Delete

Post a Comment

Popular posts from this blog

A Rumor About One Race

It’s a funny thing, how some things you hear stay with you in that sixth sense sort of way, as if the information will serve some future purpose.

True Story. I was in elementary school when a teacher got to talking about three true races—Caucasian, Mongoloid, and Negroid, and how one day there would be One Race. For a placeholder I attended Philadelphia (PA) Public Schools, K-straight thru-12 (99.98% black student population) where there was always ‘that’ teacher who would put aside a textbook to impart ‘move to the edge of your seat’ information... something I later figured out would take “dynamic positioning” to find its originating source. I even think the teacher may have said we wouldn’t find this information written anywhere.

At any rate, I’m all kinds of fuzzy about how the original three races came to be, but recall 3rd grade hands going up in the air asking why this and how that and what about this, and then somebody saying, “unt un... my mother said...”

Naturally I was intr…

Rhyme to the Reason, Method to the Madness

Over the weekend I came across an article written by Sarah S. Davis @BookRiot. The headline article, 10 Books That Break Genre Rules, naturally caught my attention, and then really revved up my thoughts when I saw one of Truman Capote’s books included in the article. Following with the flow of the article, Capote’s book apparently broke a genre rule by mixing fact with fiction.

Now, I read ‘In Cold Blood’ by Truman Capote years ago...way back when the book was categorized True Crime. Fast forward two decades and I learned the book was a novel, which had me scratching my head, save for waving off the narrative until this article where incidentally, in the same paragraph citing how Capote’s book mixed fact with fiction, also referenced ‘A Million Little Pieces’ (by James Frey).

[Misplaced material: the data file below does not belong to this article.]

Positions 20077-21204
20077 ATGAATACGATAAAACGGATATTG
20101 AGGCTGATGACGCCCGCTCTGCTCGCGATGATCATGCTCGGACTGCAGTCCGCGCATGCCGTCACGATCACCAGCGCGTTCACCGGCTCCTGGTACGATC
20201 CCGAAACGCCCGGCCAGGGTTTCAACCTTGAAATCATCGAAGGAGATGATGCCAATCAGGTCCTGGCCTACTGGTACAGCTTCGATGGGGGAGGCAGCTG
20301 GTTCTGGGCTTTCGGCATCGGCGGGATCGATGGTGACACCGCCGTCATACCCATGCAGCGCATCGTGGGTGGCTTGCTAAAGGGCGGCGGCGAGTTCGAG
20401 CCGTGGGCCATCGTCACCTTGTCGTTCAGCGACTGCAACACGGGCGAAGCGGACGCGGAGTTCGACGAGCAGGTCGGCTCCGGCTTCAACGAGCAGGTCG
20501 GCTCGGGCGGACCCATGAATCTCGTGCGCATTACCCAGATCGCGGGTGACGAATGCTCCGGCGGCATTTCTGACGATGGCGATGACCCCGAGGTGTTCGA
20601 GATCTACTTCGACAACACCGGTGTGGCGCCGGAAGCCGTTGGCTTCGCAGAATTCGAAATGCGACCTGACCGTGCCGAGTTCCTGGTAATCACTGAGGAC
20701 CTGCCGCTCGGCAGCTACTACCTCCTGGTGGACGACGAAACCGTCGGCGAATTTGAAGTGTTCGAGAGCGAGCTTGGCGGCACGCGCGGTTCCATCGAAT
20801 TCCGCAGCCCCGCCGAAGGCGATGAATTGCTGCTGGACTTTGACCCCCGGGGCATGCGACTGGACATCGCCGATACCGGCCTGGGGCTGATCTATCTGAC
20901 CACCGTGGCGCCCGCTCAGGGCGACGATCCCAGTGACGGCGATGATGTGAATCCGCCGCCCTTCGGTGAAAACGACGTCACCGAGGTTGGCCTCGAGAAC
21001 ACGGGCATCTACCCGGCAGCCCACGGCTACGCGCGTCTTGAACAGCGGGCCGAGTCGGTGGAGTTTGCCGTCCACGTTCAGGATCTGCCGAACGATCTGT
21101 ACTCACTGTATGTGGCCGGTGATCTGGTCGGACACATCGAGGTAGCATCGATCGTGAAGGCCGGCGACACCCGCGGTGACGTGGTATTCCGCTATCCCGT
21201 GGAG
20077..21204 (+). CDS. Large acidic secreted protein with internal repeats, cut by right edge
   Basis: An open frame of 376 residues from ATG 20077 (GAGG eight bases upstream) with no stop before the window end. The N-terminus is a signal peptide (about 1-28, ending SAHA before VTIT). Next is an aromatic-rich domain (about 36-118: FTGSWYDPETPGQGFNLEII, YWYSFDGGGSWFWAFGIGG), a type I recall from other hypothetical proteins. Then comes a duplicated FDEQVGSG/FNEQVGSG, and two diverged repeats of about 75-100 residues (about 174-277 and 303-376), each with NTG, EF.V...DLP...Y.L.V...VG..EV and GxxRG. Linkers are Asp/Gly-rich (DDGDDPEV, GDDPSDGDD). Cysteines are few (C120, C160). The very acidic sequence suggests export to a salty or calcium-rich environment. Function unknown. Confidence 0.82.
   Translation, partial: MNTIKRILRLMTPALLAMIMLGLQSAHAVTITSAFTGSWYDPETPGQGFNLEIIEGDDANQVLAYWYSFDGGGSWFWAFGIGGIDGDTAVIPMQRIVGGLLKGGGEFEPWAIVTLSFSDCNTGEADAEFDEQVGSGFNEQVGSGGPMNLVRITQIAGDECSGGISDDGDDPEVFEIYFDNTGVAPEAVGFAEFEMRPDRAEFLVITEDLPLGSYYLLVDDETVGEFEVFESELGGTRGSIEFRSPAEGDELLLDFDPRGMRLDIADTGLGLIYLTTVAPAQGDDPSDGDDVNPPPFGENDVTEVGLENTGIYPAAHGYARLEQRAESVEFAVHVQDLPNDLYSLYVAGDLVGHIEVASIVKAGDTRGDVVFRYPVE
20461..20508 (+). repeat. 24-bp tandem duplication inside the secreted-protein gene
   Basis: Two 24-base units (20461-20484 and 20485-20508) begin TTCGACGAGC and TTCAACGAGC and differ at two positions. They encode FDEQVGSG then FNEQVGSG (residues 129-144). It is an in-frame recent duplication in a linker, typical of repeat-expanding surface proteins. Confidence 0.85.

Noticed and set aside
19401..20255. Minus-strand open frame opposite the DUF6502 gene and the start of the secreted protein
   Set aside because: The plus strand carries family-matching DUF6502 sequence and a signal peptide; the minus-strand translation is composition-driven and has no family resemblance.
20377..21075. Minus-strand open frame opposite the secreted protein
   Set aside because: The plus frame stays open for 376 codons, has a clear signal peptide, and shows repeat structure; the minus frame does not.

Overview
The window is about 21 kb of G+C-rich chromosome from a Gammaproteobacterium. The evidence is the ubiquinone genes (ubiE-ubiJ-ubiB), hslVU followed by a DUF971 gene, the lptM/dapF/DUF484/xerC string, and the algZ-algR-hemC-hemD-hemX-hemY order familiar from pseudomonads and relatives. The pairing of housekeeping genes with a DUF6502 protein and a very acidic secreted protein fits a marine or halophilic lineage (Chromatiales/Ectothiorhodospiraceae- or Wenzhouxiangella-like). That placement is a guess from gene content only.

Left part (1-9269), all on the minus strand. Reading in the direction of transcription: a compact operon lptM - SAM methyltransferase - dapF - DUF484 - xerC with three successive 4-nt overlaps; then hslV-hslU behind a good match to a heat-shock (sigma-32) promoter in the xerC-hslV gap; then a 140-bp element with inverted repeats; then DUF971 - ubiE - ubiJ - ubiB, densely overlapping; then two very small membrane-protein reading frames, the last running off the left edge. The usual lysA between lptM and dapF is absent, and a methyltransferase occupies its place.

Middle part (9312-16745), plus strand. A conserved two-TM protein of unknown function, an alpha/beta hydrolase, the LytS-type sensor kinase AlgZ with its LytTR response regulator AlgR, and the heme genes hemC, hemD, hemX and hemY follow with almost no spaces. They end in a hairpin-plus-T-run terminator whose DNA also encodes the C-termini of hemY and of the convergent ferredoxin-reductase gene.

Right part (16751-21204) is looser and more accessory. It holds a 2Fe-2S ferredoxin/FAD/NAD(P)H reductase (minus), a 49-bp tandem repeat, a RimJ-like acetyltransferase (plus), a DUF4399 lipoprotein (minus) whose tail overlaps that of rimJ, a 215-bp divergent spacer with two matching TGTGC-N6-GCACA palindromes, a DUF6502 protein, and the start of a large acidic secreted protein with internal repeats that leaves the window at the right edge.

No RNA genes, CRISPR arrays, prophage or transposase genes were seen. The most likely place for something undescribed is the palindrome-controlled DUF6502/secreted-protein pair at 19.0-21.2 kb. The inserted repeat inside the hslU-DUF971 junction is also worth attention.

Without expounding too far on the subject, since this is not exactly where I’m going, yet important to include what inspired writing this post; All literature, strictly classified and by default, break ‘genre’ r…

When Opinions Cross the Line

Two literary topographies brought this historical commentary together; a social media Headline asserting some books are irrelevant, and Stacey Dash’s memoir, ‘There Goes My Social Life’. (My other thoughts here).

I didn't pause long enough to so much as note the social media headline, but did pause after catching wind of Stacey Dash's outspoken stance on supporting American businessman and Republican politician, Mitt Romney. Stacey is an American Actress notable for her role in the film CluelessSIGH—I’ve never seen Clueless, but have seen this actress in other films... which was what inspired me to want to read her memoir. Being a Big Picture thinker, I couldn't make heads or tails out of the hoopla behind her outspoken political views.

My great-great grandfather, born in America in the mid 1800’s, was a Republican. Per my father, historically the American working class primarily voted Republican, though he, and then me, marveled about my great-great grandfather's r…